"Dragon Bridge is a tense battle with tactical depth. It's full of pivots and surprises, special abilities and special traps. Plus, you can play as a fighting potato!"
- Isaac Shalev, designer of Seikatsu
"Dragon Bridge is a quintessential Keith Burgun game - a finely-tuned machine that generates a lot of interesting decisions with an elegant economy of means."
- Frank Lantz, Director at the NYU Game Center
"As a big fan of two player games and the designer's theory for elegant strategy game design, I'm very happy to add his first two player 'clockwork' game into my collection!" - Miya, KBGames community member
Dragon Bridge is a quick, competitive 2-player card game. Players each control a wizard, moving up and down an 18 tile long grid, casting spells, gaining magic items and luring the dragon to one side or another. Players win either by knocking the other player into the dragon, or by escaping off the opposite side. This is complicated, because the Dragon sometimes switches sides. Players are simultaneously managing blasting the other wizard back, running towards the exit, collecting items, and trying to coax the Dragon in one direction or the other!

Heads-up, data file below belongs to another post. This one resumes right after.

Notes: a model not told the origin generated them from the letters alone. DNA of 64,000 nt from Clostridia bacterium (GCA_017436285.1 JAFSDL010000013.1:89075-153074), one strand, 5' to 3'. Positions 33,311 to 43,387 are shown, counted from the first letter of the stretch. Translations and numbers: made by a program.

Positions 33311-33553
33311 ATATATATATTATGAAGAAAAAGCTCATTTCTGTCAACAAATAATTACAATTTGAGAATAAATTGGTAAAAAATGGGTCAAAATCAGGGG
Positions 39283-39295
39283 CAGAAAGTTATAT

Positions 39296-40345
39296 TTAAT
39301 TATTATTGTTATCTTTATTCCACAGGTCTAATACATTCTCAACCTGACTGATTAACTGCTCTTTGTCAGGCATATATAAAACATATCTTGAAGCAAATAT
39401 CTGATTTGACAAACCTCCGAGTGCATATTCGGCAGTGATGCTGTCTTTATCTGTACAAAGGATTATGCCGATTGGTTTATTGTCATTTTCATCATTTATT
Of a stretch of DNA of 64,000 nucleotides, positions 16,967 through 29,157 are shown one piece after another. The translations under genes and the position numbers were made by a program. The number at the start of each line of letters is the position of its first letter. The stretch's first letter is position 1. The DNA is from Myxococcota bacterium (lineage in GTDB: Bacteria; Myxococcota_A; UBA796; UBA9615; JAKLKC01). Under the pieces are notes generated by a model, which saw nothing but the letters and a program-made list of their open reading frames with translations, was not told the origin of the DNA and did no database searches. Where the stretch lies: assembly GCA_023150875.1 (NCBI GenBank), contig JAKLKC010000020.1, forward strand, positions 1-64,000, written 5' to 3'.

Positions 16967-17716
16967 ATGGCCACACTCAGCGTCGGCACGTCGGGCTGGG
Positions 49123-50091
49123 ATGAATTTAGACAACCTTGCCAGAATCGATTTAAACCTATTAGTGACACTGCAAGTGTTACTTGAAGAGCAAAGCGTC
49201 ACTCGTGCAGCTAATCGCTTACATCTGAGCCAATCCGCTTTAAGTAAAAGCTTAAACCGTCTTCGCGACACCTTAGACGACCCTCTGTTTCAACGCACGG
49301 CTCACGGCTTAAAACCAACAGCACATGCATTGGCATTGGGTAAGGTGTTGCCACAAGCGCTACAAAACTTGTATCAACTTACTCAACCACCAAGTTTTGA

The strategic questions involve many things: Can I move to a Gem tile to collect a Gems? Should I use my Gems now to defend myself, or should I save up and buy an item? But the biggest and most central question is: when will the Dragon switch sides? Can I keep the Dragon near the opponent, while I escape? Or does the opponent know something I don't?
While many games with this few cards are about card counting or deduction, Dragon Bridge feels like a larger strategy game, while fitting easily and comfortably in your pocket.
Base Game Contents:
- Colorful, clear rulebook
- 16 Action Cards
- 5 Wizards (learn more about them here)
- 6 Green Gems
- 5 Magic Items
- 3 Bridge Cards
- 1 Dragon Card
- An innovative ruleset that's easy to learn and difficult to master
- 100% original art, characters and lore—the first game in the Gem Wizards Universe!
- Asymmetric characters and randomly drawn items make each match different
- Plays like a bigger strategic game, but comes in a tiny box.
The game takes place on an 18-tile long “bridge”, with a Dragon on one end. You and the opponent each play a card from your hand each turn, either moving yourself away from the Dragon (usually!) or knocking the opponent toward the Dragon (also usually!).
I say “usually” because the objective is either to escape (to reach the non-Dragon end) OR to knock the opponent into the Dragon side, but every so often, the dragon actually switches the side that he’s on!
Action cards often have “Dragon Orbs” on them, and when 7 or more Dragon Orbs have been played, the dragon switches sides, gaining a new power (as shown on the gif at the top of this page).
Some cards allow you to reduce the number of Dragon Orbs that are down, delaying the Dragon from switching sides. Throughout the match, players will also gain magic items that can help give them an edge. There's a lot of mind games and using what you know about your hand to get the dragon to switch sides when you want it to. You’ll have to play strategically and think tactically to come out on top.